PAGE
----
Know who hates VBA? Me. I bet you do, too. Thankfully, pandas allows you to read and write Excel files, so you can easily read from Excel, write your code in Python, and then write back out to Excel - no need for VBA.

Reading Excel files requires the xlrd library. You can install it via pip (pip install xlrd).

Let's first write a DataFrame to Excel.

In [23]:
# this is the DataFrame we created from a dictionary earlier
print football.head()
   year     team  wins  losses
0  2010    Bears    11       5
1  2011    Bears     8       8
2  2012    Bears    10       6
3  2011  Packers    15       1
4  2012  Packers    11       5

In [24]:
# since our index on the football DataFrame is meaningless, let's not write it
football.to_excel('football.xlsx', index=False)
In [25]:
!ls -l *.xlsx
-rw-r--r--  1 greda  staff  5618 Oct 26 00:44 football.xlsx

In [26]:
# delete the DataFrame
del football
In [27]:
# read from Excel
football = pd.read_excel('football.xlsx', 'sheet1')
print football
   year     team  wins  losses
0  2010    Bears    11       5
1  2011    Bears     8       8
2  2012    Bears    10       6
3  2011  Packers    15       1
4  2012  Packers    11       5
5  2010    Lions     6      10
6  2011    Lions    10       6
7  2012    Lions     4      12

Database

pandas also has some support for reading/writing DataFrames directly from/to a database [docs]. You'll typically just need to pass a connection object to the read_frame or write_frame functions within the pandas.io module.

Note that write_frame executes as a series of INSERT INTO statements and thus trades speed for simplicity. If you're writing a large DataFrame to a database, it might be quicker to write the DataFrame to CSV and load that directly using the database's file import arguments.

In [28]:
from pandas.io import sql
import sqlite3

conn = sqlite3.connect('/Users/greda/Dropbox/gregreda.com/_code/towed')
query = "SELECT * FROM towed WHERE make = 'FORD';"

results = sql.read_frame(query, con=conn)
print results.head()
     tow_date  make style model color    plate state        towed_address  \
0  01/19/2013  FORD    LL         RED  N786361    IL  400 E. Lower Wacker   
1  01/19/2013  FORD    4D         GRN  L307211    IL    701 N. Sacramento   
2  01/19/2013  FORD    4D         GRY  P576738    IL    701 N. Sacramento   
3  01/19/2013  FORD    LL         BLK  N155890    IL        10300 S. Doty   
4  01/19/2013  FORD    LL         TAN  H953638    IL        10300 S. Doty   

             phone inventory  
0   (312) 744-7550    877040  
1   (773) 265-7605   6738005  
2   (773) 265-7605   6738001  
3  (773) 568-8495    2699210  
4  (773) 568-8495    2699209  

Clipboard

While the results of a query can be read directly into a DataFrame, I prefer to read the results directly from the clipboard. I'm often tweaking queries in my SQL client (Sequel Pro), so I would rather see the results before I read it into pandas. Once I'm confident I have the data I want, then I'll read it into a DataFrame.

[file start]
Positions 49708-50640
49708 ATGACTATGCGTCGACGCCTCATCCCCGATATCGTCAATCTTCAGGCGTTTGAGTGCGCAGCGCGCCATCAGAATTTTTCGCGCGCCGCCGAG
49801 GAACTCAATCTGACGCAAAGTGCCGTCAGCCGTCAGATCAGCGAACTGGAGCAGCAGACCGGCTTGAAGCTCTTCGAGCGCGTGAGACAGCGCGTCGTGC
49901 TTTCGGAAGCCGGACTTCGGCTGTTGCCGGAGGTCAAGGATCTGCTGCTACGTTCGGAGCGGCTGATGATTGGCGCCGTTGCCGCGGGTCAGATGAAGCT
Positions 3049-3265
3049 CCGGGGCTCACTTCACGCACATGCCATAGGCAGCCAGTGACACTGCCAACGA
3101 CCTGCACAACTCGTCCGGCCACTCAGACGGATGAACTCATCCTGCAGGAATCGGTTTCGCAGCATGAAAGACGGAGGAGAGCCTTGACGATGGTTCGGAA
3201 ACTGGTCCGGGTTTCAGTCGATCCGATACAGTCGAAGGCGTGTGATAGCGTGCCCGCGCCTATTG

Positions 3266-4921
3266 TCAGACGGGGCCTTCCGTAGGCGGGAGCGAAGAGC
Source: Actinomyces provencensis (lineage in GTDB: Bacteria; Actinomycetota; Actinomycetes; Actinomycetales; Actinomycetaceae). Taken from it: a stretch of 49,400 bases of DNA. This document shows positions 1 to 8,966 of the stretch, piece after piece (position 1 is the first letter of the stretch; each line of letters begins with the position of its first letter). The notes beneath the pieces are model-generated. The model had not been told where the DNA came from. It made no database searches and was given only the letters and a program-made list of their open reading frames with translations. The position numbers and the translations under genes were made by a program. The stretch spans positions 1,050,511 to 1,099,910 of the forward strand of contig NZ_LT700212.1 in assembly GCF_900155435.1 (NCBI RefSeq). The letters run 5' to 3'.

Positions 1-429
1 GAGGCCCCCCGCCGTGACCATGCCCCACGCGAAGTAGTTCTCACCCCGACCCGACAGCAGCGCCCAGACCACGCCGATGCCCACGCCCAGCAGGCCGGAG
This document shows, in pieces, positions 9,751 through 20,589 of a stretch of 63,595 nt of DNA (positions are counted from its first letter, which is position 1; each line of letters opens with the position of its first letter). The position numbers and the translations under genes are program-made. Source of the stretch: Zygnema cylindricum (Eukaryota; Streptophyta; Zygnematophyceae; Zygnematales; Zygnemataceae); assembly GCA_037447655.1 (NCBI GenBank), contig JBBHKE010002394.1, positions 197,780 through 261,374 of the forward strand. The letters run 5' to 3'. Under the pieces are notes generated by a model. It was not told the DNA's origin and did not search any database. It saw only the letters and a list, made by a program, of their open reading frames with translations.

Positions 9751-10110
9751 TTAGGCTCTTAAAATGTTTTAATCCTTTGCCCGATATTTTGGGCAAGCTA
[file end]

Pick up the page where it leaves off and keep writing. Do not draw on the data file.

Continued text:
This works just as well with any type of delimited data you've copied to your clipboard. The function does a good job of inferring the delimiter, but you can also use the sep parameter to be explicit.

Hank Aaron

hank-aaron-stats-screenshot

hank-aaron-stats-screenshot

In [29]:
hank = pd.read_clipboard()
hank.head()
Out[29]:
Year Age Tm Lg G PA AB R H 2B 3B HR RBI SB CS BB SO BA OBP SLG OPS OPS+ TB GDP HBP SH SF IBB Pos Awards
0 1954 20 MLN NL 122 509 468 58 131 27 6 13 69 2 2 28 39 0.280 0.322 0.447 0.769 104 209 13 3 6 4 *79 RoY-4 None
1 1955 21 MLN NL 153 665 602 105 189 37 9 27 106 3 1 49 61 0.314 0.366 0.540 0.906 141 325 20 3 7 4 5 *974 AS,MVP-9
2 1956 22 MLN NL 153 660 609 106 200 34 14 26 92 2 4 37 54 0.328 0.365 0.558 0.923 151 340 21 2 5 7 6 *9 AS,MVP-3
3 1957 23 MLN NL 151 675 615 118 198 27 6 44 132 1 1 57 58 0.322 0.378 0.600 0.978 166 369 13 0 0 3 15 *98 AS,MVP-1
4 1958 24 MLN NL 153 664 601 109 196 34 4 30 95 4 1 59 49 0.326 0.386 0.546 0.931 152 328 21 1 0 3 16 *98 AS,MVP-3,GG

URL

We can also use the Python's StringIO library to read data directly from a URL. StringIO allows you to treat a string as a file-like object.

Let's use the best sandwiches data that I wrote about scraping a while back.

In [30]:
from urllib2 import urlopen
from StringIO import StringIO

# store the text from the URL response in our url variable
url = urlopen('https://raw.github.com/gjreda/best-sandwiches/master/data/best-sandwiches-geocode.tsv').read()

# treat the tab-separated text as a file with StringIO and read it into a DataFrame
from_url = pd.read_table(StringIO(url), sep='\t')
from_url.head(3)
Out[30]:
rank sandwich restaurant description price address city phone website full_address formatted_address lat lng
0 1 BLT Old Oak Tap The B is applewood smoked&mdash;nice and snapp... $10 2109 W. Chicago Ave. Chicago 773-772-0406 theoldoaktap.com 2109 W. Chicago Ave., Chicago 2109 West Chicago Avenue, Chicago, IL 60622, USA 41.895734 -87.679960
1 2 Fried Bologna Au Cheval Thought your bologna-eating days had retired w... $9 800 W. Randolph St. Chicago 312-929-4580 aucheval.tumblr.com 800 W. Randolph St., Chicago 800 West Randolph Street, Chicago, IL 60607, USA 41.884672 -87.647754
2 3 Woodland Mushroom Xoco Leave it to Rick Bayless and crew to come up w... $9.50. 445 N. Clark St. Chicago 312-334-3688 rickbayless.com 445 N. Clark St., Chicago 445 North Clark Street, Chicago, IL 60654, USA 41.890602 -87.630925

Google Analytics

pandas also has some integration with the Google Analytics API, though there is some setup required. I won't be covering it, but you can read more about it here and here.

Move onto the next section, which covers working with DataFrames.